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Volume 16 , Issue 4
July/August 2003

Pages 375–380


A Study on Occlusal Stability in Shortened Dental Arches

Paulo T. N. Sarita, DDS, PhD/Cees M. Kreulen, DDS, PhD/Dick J. Witter, DDS, PhD/Martin van’t Hof, MSc, PhD/Nico H. J. Creugers, DDS, PhD


PMID: 12956491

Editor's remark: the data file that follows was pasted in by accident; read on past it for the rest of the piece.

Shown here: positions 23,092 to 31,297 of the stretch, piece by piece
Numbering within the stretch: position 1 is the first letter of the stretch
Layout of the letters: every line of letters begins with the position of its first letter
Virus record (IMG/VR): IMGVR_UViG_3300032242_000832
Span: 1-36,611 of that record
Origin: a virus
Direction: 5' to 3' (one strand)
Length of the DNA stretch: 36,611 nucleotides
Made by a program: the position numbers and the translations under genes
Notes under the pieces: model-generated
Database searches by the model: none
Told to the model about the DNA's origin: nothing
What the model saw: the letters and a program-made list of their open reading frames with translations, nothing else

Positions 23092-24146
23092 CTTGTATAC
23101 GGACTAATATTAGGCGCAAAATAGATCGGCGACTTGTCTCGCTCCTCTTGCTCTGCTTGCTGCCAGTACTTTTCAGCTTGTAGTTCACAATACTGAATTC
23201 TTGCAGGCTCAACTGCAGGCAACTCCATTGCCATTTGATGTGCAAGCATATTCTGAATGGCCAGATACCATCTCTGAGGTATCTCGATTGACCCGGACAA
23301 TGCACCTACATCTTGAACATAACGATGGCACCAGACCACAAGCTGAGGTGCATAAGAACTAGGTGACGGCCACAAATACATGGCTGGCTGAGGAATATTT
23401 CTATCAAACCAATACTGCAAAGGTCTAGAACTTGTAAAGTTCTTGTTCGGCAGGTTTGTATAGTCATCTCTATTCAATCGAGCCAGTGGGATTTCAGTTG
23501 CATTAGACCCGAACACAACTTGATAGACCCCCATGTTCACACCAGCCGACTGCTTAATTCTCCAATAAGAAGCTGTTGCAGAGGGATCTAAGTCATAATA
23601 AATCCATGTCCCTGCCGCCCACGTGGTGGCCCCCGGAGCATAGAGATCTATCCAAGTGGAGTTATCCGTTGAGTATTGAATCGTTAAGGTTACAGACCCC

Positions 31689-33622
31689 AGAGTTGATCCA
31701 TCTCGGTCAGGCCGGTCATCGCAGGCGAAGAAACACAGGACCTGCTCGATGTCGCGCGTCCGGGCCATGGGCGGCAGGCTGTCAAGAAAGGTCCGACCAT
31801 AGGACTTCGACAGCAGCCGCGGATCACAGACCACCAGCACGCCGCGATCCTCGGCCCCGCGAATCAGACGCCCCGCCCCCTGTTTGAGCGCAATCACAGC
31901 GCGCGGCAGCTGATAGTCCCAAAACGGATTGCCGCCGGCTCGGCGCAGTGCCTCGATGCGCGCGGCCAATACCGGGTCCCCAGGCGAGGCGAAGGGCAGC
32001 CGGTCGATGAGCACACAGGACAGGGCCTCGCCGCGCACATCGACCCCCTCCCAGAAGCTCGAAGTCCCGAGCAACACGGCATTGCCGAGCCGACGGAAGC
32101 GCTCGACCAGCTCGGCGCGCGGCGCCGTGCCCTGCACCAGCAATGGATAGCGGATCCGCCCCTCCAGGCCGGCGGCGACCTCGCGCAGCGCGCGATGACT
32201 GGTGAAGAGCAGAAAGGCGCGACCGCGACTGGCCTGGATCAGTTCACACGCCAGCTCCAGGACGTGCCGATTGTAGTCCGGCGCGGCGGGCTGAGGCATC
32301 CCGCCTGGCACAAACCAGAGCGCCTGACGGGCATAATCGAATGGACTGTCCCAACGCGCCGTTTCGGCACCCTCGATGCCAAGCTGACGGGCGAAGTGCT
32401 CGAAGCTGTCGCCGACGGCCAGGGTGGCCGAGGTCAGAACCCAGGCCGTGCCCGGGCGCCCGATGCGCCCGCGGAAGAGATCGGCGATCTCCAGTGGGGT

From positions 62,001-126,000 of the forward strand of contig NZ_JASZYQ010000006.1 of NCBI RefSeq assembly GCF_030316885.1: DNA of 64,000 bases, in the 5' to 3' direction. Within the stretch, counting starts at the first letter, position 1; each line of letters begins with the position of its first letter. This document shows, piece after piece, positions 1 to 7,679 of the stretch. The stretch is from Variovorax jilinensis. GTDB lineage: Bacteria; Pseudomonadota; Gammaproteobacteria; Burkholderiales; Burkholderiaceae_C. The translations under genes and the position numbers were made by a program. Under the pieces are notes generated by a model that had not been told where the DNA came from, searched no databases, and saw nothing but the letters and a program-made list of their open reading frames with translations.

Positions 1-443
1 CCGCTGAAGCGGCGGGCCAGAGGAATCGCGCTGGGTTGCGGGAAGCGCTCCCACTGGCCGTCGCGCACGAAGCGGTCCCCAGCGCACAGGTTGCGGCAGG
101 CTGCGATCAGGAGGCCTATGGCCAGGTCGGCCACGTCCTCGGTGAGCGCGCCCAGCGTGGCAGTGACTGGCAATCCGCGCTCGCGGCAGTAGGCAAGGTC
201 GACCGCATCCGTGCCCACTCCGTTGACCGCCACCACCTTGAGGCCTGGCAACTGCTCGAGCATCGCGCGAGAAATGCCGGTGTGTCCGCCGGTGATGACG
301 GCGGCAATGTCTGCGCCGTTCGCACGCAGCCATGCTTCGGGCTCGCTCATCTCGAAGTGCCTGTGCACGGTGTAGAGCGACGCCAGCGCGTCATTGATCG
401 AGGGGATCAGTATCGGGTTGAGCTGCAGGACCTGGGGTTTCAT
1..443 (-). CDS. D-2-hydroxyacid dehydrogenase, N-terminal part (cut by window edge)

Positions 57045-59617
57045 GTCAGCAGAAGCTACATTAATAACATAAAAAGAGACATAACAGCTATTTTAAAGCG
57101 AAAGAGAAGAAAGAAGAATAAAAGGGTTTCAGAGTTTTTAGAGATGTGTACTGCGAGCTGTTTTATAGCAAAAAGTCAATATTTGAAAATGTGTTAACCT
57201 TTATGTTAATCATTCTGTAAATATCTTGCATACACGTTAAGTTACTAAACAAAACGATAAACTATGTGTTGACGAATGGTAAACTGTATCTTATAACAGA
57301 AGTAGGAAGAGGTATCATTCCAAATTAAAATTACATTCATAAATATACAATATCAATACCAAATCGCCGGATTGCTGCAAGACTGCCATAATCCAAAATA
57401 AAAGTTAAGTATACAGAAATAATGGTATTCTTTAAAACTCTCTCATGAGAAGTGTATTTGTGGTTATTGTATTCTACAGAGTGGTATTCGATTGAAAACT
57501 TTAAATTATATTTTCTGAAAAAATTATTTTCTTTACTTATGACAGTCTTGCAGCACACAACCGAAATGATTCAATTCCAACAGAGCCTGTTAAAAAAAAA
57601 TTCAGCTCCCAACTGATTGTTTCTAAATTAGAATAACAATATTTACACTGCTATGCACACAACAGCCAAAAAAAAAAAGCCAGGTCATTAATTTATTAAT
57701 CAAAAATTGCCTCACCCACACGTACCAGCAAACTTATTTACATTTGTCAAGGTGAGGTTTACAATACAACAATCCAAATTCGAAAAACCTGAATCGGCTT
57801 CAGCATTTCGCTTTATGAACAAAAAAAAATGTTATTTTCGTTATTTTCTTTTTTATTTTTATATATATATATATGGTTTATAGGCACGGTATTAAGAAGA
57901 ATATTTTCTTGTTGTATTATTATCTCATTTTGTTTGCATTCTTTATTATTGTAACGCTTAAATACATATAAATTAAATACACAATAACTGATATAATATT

Purpose: The aim of this study was to verify the hypothesis that shortened dental arches constitute a risk to occlusal stability. Materials and Methods: Using cluster samples, 725 subjects with shortened dental arches comprising intact anterior regions and zero to eight occluding pairs of posterior teeth and 125 subjects with complete dental arches were selected. Subjects with shortened dental arches were classified into eight categories according to arch length and symmetry. Parameters for occlusal stability were interdental spacing, occlusal tooth wear, occlusal contact of incisors in intercuspal position, and vertical and horizontal overlap. Additionally, tooth mobility and overeruption of unopposed teeth were assessed. Influence of independent variables (dental arch category, age, gender, and residence) on the parameters for occlusal stability was assessed by oneway ANOVA and Tukey’s multiple range tests. Results: Extreme shortened dental arches (zero to two pairs of occluding premolars) had significantly more interdental spacing, occlusal contact of incisors, and vertical overlap compared to complete dental arches. Occlusal wear and prevalence of mobile teeth were highest in these categories. The category with three to four occluding premolars had significantly more interdental spacing and, for the older age group, more anterior teeth in occlusal contact compared to complete dental arches. Age was consistently associated with increased changes in occlusal integrity. Conclusion: Signs of increased risk to occlusal stability seemed to occur in extreme shortened dental arches, whereas no such evidence was found for intermediate categories of shortened dental arches. Int J Prosthodont 2003;16:375–380.


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